Guitarist Brad Allen Williams has an upfront quality to his style of play. There’s a simple essence here with just a touch of flare without ostentatiousness. The bluesy, rootsiness of his sound certainly brings to mind the Memphis tone for which he strove with his new album, Lamar. The stripped-down essence of these songs alongside Pat Bianchi on Hammond organ and Tyshawn Sorey at some of his most direct playing on drums culminates in an altogether pleasant listen.
When did Joe Jackson’s “Steppin’ Out” become an honest-to-God standard? How did it come into the common musician parlance that this 1982 hit that sounds very much like a hit from 1982 should be played with earnestness and sincerity, and sometimes this actually works? Williams starts his album off with a version of this song which speaks to the easygoing vibe this album encapsulates. This is in fact the highest energy the album manages to gather in the first half before settling into ballads well known like The Stylistics’ “Betcha By Golly Wow” and originals like “201 Poplar”. This is mood music.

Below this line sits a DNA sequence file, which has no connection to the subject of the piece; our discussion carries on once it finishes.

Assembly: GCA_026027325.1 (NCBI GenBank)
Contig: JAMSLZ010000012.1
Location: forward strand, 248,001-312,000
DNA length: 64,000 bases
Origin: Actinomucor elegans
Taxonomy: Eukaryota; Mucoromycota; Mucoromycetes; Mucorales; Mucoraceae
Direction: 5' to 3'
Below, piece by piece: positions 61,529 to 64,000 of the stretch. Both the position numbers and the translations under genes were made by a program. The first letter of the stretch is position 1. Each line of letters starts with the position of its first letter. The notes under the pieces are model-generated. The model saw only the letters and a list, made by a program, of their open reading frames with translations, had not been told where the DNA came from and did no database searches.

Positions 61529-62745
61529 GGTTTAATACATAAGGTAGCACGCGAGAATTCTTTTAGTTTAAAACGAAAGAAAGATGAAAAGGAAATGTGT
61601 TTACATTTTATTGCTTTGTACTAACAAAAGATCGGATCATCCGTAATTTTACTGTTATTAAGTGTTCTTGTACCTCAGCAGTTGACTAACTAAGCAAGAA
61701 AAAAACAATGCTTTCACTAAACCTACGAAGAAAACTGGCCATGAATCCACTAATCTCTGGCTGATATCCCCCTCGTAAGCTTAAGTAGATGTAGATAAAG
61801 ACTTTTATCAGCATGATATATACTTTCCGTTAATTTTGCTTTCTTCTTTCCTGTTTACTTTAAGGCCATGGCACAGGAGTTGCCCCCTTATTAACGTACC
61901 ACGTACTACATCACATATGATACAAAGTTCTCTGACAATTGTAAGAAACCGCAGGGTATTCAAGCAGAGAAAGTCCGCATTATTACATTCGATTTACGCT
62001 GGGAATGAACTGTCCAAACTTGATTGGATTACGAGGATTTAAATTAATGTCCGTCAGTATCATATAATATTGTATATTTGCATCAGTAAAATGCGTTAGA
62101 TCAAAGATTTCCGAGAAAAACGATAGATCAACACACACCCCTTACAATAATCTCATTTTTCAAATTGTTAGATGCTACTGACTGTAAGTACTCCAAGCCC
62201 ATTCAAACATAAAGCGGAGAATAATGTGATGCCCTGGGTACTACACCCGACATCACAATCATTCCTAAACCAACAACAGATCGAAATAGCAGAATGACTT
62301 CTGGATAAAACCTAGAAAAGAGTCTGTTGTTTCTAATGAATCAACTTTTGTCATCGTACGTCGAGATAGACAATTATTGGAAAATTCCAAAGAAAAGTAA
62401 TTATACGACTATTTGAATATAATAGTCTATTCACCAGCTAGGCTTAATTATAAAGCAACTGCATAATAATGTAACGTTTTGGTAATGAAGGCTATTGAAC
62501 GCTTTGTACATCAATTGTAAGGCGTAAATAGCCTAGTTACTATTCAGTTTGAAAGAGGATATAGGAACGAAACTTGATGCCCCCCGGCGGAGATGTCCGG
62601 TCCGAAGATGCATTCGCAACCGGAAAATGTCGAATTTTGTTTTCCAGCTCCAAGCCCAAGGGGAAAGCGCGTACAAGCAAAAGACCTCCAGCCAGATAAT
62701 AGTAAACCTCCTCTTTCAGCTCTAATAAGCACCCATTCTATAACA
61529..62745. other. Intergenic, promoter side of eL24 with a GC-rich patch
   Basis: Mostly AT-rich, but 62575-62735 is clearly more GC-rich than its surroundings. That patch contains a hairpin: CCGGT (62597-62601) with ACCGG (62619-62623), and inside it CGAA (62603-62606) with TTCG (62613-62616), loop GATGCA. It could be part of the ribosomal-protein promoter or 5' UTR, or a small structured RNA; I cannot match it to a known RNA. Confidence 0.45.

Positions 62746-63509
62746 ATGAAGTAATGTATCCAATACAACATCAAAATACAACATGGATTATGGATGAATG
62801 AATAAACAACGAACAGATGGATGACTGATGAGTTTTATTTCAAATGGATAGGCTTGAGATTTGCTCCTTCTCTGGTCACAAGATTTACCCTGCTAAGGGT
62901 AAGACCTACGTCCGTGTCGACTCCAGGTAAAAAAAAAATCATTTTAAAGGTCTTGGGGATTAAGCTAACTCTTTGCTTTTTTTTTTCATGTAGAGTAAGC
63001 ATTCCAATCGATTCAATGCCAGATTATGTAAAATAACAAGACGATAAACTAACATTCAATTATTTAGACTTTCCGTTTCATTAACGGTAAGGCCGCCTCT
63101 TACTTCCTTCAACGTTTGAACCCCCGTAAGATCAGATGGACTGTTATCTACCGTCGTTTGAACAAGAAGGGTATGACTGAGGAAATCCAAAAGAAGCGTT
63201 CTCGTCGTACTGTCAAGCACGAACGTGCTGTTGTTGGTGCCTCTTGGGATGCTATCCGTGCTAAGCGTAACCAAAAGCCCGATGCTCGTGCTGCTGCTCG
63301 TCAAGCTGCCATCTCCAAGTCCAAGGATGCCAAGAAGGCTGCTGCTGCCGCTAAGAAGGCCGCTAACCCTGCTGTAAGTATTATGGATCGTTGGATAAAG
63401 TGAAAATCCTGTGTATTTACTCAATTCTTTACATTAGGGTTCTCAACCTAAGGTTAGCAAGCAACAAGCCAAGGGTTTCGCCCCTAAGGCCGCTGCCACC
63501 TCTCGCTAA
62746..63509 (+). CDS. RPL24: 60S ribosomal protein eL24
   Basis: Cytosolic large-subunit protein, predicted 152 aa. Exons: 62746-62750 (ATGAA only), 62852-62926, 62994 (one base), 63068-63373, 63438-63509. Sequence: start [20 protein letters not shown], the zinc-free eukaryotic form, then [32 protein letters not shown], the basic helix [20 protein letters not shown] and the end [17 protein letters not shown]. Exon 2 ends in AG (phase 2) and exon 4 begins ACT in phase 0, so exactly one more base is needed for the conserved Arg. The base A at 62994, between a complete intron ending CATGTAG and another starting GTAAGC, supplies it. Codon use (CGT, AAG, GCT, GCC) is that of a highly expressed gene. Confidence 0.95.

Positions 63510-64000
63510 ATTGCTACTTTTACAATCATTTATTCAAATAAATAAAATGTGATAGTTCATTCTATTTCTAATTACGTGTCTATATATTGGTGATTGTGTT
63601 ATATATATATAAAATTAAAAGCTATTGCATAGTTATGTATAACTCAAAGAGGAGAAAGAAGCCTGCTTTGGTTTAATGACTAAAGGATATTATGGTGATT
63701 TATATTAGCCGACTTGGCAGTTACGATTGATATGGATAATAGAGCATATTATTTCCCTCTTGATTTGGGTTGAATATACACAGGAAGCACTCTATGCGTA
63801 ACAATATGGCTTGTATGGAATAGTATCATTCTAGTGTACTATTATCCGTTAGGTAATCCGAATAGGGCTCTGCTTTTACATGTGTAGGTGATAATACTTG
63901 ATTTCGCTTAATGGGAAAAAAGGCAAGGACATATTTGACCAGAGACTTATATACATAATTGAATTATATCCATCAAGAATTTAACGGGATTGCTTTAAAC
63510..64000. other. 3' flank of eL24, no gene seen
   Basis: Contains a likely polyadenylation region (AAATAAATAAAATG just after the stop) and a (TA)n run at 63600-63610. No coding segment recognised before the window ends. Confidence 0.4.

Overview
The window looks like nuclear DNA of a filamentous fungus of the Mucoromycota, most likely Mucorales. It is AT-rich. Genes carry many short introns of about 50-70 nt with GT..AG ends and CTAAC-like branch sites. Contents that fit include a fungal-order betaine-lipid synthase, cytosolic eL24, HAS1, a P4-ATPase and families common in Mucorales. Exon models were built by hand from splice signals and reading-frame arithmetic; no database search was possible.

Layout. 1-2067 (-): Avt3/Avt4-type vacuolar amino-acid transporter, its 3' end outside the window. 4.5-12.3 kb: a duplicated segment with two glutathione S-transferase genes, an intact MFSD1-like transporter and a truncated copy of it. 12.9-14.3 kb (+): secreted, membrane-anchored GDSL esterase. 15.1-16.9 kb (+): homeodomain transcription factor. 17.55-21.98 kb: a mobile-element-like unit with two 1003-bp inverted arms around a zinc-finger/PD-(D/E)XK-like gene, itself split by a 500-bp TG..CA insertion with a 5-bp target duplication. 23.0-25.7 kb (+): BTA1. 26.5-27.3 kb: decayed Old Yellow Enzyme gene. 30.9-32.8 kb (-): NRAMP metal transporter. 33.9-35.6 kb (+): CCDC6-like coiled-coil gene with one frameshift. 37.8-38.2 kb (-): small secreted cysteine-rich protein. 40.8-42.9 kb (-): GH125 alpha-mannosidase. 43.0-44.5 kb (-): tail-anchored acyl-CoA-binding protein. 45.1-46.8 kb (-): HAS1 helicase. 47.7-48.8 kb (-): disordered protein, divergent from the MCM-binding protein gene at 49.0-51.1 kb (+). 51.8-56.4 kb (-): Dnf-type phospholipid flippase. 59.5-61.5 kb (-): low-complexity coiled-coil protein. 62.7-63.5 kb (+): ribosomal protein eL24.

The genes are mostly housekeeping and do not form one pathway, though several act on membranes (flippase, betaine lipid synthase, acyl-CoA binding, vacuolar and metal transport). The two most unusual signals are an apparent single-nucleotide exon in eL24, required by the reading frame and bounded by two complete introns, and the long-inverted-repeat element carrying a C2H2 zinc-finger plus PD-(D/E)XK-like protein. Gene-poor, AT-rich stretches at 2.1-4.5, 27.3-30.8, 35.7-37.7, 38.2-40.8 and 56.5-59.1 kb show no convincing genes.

However, things pick up some later with “Euclid and Lamar” before settling in once again for the remainder of the album, finding its most “not easy being green” moment with Williams closing out the album solo with a soulful take on “More Than You Know”.
This is a simple album. It’s a trio album that doesn’t raise the blood rate too high, but one must surmise that it was never Williams’ intention to do so. Lamar is a chipper album, like a stroll on a fall afternoon. Guitar/organ/drum trio albums do that sometimes.
Brad Allen Williams: Electric guitars and electric sitar
Pat Bianchi: Hammond organ
Tyshawn Sorey: drums
Produced by Brad Allen Williams
Recorded and mixed by John Davis at The Bunker Studio, Brooklyn
Mastered by Scott Hull at Masterdisk.